rope-a-dope(amine)

A few weeks ago I was asked if I wanted to help out with the Reinforcement/Attentional Learning group, mostly by doing some background reading and literature reviews. I said yes, and then immediately sank to the axles into a body of literature I did not understand. I’m talking like zero comprehension of the paper abstracts, even. I’m starting to pull it all together now though, and I’ll be posting occasionally about some of the discoveries I make along the way.

The RLattN group is interested, in part, in how well the Temporal Distance Learning (specifically, actor-critic) method correlates with what actually happens in the brain during learning. First off, I wasn’t familiar with the whole reinforcement learning concept, let alone the different approaches to the problem such as TD Learning; second, I haven’t yet taken any biology/bio-psych courses, and as of three weeks ago was a little fuzzy on what, for example, the role of dopamine was. (When I thought of what dopamine meant to me, all I could think of was the Modest Mouse song … which, it turns out, is actually called “Dramamine“. I still think there’s a connection there.)

Sutton and Barto’s book on Reinforcement Learning has been invaluable in understanding the basic concept of RL. (And I anticipate it will be just as valuable as I continue reading.) At the most basic level, RL can be described as a process where an agent interacts with an environment in a discrete series of states. Agent actions move the agent to a new state, whereby a reward is produced (which can be positive, negative, or zero, depending on the action and the current state). The goal of the agent is to maximize the return of this reward over time. This kind of model is ideal for problems where short-term gain (ie. an immediate positive reward return) is not as important as long term gain (ie. the gradual maximizing of reward values over time, either to achieve a particular goal or continuously).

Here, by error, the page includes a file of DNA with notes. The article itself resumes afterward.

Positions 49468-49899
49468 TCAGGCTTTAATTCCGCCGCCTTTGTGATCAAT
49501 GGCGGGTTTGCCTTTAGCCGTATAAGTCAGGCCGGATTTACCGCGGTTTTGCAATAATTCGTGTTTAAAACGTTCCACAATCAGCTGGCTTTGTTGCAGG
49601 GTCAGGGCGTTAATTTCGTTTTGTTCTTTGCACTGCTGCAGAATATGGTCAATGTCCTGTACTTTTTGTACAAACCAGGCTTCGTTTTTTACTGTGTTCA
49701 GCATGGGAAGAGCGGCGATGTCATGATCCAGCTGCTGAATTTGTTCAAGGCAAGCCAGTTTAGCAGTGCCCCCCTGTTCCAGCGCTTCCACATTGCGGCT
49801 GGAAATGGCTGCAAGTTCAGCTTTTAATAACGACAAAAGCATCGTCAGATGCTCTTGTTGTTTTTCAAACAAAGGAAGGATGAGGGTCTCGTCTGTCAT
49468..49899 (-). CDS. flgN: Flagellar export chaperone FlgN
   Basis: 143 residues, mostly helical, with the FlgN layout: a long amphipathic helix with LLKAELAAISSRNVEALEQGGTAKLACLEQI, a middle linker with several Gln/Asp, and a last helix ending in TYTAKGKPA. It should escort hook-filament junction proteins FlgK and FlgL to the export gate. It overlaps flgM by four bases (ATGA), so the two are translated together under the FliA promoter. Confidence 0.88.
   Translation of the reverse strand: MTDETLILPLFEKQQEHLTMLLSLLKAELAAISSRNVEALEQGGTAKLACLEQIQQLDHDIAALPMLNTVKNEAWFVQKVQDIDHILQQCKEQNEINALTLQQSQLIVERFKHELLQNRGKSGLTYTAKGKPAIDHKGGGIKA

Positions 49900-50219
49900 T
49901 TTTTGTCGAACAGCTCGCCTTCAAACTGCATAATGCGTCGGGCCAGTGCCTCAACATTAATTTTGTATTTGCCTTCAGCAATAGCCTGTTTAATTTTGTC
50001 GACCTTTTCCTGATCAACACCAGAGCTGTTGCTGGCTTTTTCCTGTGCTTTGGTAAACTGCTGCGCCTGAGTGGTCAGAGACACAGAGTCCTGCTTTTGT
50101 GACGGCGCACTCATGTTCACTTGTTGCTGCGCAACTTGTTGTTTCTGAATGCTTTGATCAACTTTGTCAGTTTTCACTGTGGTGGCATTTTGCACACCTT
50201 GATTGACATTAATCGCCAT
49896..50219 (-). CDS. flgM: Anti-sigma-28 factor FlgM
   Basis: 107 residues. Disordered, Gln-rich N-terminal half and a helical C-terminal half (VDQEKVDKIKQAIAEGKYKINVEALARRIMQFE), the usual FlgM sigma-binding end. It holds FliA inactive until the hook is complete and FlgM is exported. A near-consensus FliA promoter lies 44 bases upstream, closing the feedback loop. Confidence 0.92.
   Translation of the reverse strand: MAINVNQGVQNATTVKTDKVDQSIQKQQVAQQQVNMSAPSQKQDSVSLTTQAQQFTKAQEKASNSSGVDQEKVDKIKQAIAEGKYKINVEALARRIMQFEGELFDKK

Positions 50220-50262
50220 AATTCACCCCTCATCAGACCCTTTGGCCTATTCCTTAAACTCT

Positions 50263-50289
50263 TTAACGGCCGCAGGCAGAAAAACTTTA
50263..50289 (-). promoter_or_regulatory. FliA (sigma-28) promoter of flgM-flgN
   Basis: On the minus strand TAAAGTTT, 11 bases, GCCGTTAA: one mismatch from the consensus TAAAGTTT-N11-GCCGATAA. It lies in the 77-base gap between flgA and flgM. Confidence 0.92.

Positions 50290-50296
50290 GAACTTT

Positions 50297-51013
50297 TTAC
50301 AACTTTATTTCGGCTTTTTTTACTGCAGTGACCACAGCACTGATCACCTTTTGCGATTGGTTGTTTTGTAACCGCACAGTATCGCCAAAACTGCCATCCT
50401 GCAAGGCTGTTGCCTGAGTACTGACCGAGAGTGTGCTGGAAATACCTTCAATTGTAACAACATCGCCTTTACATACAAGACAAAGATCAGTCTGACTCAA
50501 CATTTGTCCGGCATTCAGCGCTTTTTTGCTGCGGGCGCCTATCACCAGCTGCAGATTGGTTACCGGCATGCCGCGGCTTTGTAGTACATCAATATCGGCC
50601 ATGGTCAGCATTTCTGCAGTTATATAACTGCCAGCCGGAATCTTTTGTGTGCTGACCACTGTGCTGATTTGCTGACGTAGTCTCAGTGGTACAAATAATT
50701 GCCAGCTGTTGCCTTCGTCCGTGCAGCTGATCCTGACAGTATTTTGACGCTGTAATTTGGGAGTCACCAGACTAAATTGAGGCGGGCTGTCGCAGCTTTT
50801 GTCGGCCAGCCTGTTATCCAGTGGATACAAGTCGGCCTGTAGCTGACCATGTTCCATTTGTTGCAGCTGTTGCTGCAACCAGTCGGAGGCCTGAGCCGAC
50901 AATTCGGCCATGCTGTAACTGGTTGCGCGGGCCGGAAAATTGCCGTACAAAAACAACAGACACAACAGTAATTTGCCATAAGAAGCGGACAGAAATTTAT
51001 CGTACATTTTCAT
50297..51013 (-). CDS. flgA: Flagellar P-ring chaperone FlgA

One of my first general questions was, what is to stop the agent from acting greedy — that is, to just do whichever action gives it the highest reward value immediately? I think my understanding of the reward system was incorrect initially. The authors discuss various reward systems where the rewards themselves are rarely given (eg. the soda can robot example); given only on completion of a major task (eg. the checkers example); are small, or negative; or are large and negative. They also note that rewarding the main achievement rather than a subgoal is important — we want the agent to go for the goal, not for the steps to get there necessarily. The important lesson here is that the reward system should be used to define the goal, not how to get to it.

Tomorrow I will be reading up on TD Learning, and I’ll make some initial forays into what goes on inside our heads, so that in the near future I’ll be able to return to the literature I was trying to read previously and deal with it in a much more competent way. Until then, my current understanding of the role of dopamine in the brain is now almost entirely formed by the following toothpaste for dinner comic.

Good night.

serotonin and dopamine

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